How to implement abstract class like functionality in Rust?

I recently learned Rust, and for my first larger scale practical project I'm making a terminal based game with crossterm. Now, I come from the OOP world of Java and C++, so I'm having some trouble adjusting to Rust.

If I was making this in a OOP language, I would have a GameWorld abstract class that would define different "worlds", such as the lobby, metaworld, dungeons, and the menu. The GameWorld would have methods such as draw() and tick().

Then, for each of those worlds I would then define a subclass, so I would have DungeonWorld and MenuWorld, etc...

However in Rust, my original idea was to define a World trait. Then I could define structs for each world and have them implement World. But that requires major use of Box<dyn World> which seems to be discouraged by the community and slow to execute.

In theory, what I would like is to be able to define different impl blocks for each instance of a World struct.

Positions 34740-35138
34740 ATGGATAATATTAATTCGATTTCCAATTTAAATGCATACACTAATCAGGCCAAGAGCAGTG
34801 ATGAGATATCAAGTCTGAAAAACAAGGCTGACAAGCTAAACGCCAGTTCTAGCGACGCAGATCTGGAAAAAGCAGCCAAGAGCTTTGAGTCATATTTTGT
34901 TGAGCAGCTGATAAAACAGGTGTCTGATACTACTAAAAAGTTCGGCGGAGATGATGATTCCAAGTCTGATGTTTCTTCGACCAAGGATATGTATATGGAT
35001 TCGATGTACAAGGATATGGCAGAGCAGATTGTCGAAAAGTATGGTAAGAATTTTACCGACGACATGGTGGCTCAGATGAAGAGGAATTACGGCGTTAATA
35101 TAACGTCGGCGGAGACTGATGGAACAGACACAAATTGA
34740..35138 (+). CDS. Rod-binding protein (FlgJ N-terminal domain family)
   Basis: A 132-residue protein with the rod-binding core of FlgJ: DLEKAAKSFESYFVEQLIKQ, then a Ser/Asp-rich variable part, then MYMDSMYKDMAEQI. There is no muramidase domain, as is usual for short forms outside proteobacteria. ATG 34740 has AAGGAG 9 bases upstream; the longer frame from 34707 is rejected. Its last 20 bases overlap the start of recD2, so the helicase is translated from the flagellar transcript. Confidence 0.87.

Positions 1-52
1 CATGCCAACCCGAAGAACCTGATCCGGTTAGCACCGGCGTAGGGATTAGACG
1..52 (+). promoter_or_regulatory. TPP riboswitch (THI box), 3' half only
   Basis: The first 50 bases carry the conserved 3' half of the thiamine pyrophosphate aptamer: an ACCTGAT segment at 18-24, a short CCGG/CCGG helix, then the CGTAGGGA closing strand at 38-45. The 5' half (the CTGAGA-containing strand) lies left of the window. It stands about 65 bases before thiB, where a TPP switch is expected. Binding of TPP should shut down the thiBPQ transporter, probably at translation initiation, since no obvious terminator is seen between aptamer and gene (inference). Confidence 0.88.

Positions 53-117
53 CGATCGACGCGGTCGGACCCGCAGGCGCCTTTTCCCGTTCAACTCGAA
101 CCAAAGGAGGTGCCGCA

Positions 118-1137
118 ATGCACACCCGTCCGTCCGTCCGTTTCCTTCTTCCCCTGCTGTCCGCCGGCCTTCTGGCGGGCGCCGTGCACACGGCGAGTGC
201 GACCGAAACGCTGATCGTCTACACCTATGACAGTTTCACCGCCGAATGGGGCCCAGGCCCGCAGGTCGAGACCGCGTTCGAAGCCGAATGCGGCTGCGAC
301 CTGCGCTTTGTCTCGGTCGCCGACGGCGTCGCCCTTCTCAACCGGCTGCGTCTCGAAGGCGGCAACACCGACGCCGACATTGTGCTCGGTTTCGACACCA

This is a stripped down version of what I currently have.

let game = game::get_game();
loop {
    let result = if event::poll(std::time::Duration::from_millis(1000 / TICK_SPEED))
        .expect("Error checking input")
        game.current_world.update(Some(event::read().expect("Error reading input.")))
    } else {

    if !result {
pub trait World {
     fn draw(&self);
     fn update(&self, event: Option<Event>);
struct Game {
    current_world: Box<dyn World>,

struct MenuWorld {}
impl World for MenuWorld {
    fn draw(&self) {}
    fn update(&self, event: Option<Event>) {}

pub fn get_game() -> Game {
    Game {
        current_world: Box::new(MenuWorld {})


  • I think I have solved this problem, with two solutions

    a) Use something like this crate

    b) Continue with Box<dyn World> because it isn't that bad and is what other languages do under the hood.